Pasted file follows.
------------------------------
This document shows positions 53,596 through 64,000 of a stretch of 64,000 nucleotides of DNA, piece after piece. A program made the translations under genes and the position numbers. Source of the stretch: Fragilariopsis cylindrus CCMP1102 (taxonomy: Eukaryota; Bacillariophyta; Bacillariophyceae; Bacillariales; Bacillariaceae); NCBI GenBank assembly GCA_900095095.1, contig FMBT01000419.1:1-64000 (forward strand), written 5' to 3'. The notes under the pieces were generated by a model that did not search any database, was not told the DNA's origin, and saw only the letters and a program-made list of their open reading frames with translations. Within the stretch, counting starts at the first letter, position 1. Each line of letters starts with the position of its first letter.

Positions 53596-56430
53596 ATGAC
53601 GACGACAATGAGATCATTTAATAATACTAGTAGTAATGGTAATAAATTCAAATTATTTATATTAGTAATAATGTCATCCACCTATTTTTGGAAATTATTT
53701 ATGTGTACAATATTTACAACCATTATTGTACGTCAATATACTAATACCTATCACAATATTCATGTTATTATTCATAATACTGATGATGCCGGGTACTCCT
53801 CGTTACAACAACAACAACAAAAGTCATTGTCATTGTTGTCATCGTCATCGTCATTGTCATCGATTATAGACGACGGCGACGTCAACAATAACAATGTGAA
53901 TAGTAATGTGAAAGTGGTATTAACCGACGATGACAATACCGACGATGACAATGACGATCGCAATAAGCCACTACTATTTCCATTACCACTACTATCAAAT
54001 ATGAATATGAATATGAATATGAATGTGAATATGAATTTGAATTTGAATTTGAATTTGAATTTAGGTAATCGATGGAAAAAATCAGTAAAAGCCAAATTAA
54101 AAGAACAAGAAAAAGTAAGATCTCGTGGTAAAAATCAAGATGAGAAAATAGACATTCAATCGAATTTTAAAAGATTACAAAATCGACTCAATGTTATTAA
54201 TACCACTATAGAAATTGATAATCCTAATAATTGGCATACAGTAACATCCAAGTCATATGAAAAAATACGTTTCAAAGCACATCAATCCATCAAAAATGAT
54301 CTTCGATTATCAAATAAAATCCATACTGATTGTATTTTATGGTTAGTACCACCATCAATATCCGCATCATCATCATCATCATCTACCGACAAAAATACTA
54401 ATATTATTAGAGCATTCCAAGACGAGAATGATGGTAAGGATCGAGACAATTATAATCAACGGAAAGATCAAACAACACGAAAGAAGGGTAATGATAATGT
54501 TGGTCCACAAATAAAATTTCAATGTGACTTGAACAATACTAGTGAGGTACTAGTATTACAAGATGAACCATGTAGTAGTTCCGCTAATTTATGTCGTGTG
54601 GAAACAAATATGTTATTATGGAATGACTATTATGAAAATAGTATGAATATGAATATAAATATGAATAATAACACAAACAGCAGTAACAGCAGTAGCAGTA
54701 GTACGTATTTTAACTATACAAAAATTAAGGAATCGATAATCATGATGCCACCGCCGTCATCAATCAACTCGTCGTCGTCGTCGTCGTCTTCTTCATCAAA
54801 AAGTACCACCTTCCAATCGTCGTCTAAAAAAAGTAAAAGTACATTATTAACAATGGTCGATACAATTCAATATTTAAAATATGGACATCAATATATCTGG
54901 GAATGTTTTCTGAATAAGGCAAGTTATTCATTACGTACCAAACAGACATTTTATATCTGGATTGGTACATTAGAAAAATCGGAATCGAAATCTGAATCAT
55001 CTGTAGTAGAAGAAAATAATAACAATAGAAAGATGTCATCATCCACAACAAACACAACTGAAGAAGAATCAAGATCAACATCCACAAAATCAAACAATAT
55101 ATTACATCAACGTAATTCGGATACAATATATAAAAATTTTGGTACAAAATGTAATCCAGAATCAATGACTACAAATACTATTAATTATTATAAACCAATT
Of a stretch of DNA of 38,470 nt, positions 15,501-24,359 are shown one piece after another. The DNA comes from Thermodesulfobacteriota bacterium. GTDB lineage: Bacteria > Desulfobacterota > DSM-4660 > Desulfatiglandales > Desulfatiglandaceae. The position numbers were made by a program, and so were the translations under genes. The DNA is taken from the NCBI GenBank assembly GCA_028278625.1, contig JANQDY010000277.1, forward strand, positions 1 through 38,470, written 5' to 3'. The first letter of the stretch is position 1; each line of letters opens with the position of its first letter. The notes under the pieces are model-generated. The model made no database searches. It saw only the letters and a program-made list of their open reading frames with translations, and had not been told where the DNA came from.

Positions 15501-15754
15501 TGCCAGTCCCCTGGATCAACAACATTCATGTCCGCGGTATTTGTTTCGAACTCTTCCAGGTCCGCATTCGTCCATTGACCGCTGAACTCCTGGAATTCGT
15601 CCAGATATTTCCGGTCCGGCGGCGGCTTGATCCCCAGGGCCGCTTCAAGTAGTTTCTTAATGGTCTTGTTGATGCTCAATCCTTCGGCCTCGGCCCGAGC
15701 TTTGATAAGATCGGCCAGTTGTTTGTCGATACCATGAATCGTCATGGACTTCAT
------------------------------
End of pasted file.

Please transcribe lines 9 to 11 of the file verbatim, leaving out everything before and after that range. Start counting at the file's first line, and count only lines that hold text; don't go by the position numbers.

54101 AAGAACAAGAAAAAGTAAGATCTCGTGGTAAAAATCAAGATGAGAAAATAGACATTCAATCGAATTTTAAAAGATTACAAAATCGACTCAATGTTATTAA
54201 TACCACTATAGAAATTGATAATCCTAATAATTGGCATACAGTAACATCCAAGTCATATGAAAAAATACGTTTCAAAGCACATCAATCCATCAAAAATGAT
54301 CTTCGATTATCAAATAAAATCCATACTGATTGTATTTTATGGTTAGTACCACCATCAATATCCGCATCATCATCATCATCATCTACCGACAAAAATACTA